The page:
Stormy to start the day, became more showery, even with a few very brief sunbreaks mixed in. Lots of snow still falling.
We triggered and observed several natural loose dry avalanches. These slides remained small and didn't travel too far down slope.
Wind Observations: Previous wind affect (drifts, wind lips, and cornices) from 3/2 could be seen but were covered with several (4-6") inches of soft snow. Test slopes did not produce any cracking, but the wind-affected snow was compelling.
3/2 Interface: The new snow is largely right-side-up. We found that if it were going to fail, it was frequently on a layer of graupel within the storm snow. Hand pits, hand shears, and shovel tilt tests often highlighted the layer of graupel. However, small slopes, uptrack tests, and snowpack tests did not show significant failures nor cracking. We also did not see any recent signs of slab avalanches during periods of better visibility.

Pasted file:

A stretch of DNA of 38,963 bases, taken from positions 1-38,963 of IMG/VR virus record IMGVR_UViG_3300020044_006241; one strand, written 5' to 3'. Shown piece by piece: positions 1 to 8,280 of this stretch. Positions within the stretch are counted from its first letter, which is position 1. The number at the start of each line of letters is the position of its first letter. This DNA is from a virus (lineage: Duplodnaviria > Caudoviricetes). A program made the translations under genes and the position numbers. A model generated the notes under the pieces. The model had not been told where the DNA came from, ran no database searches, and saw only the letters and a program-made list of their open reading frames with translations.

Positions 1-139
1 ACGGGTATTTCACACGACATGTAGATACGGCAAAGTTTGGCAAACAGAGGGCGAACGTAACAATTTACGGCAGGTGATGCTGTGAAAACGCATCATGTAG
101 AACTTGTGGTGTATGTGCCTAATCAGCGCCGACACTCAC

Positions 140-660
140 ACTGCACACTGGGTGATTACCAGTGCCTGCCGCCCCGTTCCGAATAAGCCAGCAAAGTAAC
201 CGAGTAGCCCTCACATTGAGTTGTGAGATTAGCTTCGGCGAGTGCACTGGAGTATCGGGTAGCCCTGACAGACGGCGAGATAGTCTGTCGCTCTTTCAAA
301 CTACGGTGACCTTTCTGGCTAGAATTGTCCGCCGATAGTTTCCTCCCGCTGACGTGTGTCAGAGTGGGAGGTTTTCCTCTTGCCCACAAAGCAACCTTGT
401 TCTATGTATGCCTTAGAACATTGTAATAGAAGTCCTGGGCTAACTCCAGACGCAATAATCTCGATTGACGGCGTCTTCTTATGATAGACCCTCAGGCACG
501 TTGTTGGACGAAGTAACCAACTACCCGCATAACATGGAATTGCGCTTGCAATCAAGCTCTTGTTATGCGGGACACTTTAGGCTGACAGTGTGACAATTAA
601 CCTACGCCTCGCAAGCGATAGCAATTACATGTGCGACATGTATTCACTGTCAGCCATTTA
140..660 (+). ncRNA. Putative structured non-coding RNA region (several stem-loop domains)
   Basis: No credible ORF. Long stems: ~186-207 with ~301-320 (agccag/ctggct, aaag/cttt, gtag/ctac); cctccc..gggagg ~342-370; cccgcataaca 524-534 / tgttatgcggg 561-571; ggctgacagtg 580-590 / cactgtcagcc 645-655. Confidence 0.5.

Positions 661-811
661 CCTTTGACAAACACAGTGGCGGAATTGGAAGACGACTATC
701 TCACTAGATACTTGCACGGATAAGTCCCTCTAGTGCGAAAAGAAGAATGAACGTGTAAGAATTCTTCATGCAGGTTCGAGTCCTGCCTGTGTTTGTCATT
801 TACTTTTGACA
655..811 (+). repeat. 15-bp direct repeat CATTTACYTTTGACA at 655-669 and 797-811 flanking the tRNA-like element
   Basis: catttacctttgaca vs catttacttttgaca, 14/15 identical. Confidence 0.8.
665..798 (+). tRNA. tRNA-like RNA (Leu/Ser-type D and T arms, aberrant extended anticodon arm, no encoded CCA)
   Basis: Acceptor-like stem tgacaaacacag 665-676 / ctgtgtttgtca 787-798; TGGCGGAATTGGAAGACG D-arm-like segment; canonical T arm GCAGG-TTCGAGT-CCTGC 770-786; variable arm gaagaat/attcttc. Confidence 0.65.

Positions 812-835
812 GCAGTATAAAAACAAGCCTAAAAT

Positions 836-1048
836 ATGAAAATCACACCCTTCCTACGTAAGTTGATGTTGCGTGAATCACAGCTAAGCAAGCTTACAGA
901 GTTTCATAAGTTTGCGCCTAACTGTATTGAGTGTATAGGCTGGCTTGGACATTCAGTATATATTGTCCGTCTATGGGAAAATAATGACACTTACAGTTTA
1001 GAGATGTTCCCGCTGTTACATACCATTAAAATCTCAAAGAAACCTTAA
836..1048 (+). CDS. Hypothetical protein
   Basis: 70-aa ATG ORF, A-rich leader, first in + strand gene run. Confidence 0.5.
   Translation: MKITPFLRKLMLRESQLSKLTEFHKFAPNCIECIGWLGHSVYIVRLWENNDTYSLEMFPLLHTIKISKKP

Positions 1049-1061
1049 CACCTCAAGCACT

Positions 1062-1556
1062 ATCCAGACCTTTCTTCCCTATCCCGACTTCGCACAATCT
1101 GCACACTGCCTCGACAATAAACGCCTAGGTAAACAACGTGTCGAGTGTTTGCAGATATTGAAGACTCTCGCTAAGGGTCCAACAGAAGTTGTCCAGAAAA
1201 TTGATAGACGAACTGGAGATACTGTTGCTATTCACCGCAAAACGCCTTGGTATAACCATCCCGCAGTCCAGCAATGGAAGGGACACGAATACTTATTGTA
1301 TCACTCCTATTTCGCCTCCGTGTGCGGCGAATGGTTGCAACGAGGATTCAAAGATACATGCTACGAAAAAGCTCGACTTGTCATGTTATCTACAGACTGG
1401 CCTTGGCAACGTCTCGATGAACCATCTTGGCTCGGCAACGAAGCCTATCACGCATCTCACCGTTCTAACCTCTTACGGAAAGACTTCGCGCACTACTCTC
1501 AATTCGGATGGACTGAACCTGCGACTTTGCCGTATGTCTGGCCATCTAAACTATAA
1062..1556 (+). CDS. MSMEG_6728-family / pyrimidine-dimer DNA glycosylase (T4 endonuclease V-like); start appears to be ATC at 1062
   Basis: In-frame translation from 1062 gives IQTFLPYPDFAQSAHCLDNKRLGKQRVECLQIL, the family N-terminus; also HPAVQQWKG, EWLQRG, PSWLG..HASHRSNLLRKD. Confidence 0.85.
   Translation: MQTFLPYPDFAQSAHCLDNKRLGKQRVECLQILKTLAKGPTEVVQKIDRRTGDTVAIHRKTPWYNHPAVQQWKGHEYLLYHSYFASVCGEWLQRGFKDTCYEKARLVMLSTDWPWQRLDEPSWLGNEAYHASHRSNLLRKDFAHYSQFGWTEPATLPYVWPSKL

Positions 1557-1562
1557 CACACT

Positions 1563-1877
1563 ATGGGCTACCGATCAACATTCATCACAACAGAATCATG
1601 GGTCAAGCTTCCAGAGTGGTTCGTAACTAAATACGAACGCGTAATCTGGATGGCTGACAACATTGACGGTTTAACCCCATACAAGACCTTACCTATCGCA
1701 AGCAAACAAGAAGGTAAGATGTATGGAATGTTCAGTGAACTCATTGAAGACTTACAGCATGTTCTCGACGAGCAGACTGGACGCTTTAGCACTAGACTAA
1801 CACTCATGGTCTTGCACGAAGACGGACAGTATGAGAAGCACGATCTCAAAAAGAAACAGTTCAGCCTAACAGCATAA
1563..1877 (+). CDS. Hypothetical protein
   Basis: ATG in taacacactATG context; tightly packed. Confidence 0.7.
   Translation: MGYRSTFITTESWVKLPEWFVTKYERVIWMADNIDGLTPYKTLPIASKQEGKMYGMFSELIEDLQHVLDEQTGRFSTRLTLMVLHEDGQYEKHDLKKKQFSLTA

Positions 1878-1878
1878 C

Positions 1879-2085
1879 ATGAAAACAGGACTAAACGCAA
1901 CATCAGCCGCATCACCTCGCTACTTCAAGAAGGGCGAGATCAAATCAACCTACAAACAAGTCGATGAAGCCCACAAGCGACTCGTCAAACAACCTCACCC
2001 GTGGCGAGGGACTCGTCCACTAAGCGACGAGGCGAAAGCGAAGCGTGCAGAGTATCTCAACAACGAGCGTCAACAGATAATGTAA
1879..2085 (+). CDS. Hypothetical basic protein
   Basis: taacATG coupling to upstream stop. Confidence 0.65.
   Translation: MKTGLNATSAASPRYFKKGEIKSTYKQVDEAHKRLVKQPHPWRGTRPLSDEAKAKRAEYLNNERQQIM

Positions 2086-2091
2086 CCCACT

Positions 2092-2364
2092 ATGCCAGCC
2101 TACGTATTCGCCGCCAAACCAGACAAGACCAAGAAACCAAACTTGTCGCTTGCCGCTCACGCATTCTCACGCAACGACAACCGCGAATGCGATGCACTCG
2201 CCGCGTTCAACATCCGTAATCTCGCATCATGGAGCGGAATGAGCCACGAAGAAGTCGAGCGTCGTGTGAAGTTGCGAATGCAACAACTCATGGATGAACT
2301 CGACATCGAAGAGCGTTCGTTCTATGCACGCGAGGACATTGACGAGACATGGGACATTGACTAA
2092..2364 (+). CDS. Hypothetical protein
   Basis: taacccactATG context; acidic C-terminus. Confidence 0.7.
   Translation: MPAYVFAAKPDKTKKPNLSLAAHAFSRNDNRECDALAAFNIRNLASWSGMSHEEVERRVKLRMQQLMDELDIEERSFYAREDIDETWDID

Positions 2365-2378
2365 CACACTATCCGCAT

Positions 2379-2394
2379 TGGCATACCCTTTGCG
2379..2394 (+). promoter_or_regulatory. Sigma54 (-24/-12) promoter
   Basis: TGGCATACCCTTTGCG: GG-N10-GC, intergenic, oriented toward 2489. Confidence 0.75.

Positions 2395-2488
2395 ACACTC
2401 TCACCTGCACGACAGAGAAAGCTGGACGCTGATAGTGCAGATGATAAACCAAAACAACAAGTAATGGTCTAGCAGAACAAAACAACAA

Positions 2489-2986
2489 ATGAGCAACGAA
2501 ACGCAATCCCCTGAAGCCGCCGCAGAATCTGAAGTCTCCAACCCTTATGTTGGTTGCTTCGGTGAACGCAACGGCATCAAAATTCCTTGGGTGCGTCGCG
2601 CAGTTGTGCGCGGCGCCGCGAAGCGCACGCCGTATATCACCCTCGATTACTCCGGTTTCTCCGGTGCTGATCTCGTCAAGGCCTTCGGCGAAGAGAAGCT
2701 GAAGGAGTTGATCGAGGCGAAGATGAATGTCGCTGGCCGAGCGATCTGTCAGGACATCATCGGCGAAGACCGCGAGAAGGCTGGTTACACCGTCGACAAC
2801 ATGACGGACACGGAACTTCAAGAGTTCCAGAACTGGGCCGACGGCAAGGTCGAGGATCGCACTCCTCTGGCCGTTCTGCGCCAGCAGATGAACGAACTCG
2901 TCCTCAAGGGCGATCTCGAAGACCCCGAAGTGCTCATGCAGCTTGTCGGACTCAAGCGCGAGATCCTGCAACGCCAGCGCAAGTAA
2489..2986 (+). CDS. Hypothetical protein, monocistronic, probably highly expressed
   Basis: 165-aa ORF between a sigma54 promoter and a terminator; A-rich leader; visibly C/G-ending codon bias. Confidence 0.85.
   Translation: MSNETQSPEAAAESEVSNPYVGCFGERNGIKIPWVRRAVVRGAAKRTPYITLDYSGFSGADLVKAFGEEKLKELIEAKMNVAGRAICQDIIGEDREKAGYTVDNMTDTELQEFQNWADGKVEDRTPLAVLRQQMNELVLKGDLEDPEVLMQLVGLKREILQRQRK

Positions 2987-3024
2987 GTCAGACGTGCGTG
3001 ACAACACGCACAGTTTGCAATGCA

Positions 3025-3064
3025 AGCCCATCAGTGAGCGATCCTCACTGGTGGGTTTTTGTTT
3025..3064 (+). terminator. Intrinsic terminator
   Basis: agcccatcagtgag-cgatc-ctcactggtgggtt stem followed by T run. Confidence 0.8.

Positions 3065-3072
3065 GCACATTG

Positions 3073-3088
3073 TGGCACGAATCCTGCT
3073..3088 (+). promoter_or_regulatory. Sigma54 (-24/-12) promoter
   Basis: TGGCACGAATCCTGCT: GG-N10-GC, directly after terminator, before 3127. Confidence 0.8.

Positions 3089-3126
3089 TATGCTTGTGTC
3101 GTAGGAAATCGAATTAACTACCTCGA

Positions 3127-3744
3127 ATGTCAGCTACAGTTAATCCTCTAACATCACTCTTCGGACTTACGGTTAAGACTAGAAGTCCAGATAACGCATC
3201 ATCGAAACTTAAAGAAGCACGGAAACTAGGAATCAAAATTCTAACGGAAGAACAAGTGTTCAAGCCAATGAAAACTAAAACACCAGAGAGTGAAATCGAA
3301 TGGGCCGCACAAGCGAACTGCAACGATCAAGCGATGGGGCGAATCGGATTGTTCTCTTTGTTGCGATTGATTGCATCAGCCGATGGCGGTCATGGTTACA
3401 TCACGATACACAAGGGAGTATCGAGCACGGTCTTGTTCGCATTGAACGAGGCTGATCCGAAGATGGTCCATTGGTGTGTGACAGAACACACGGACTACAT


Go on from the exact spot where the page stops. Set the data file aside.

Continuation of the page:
2/25 Interface: This layer occasionally failed in snowpack tests (shovel tilt and compression), but was often rough and did not fail in larger column tests (ECT).
Other older snow layers: We could find other recent storm interfaces (2/27, 2/19 or 2/17). These layers appear to be gaining strength.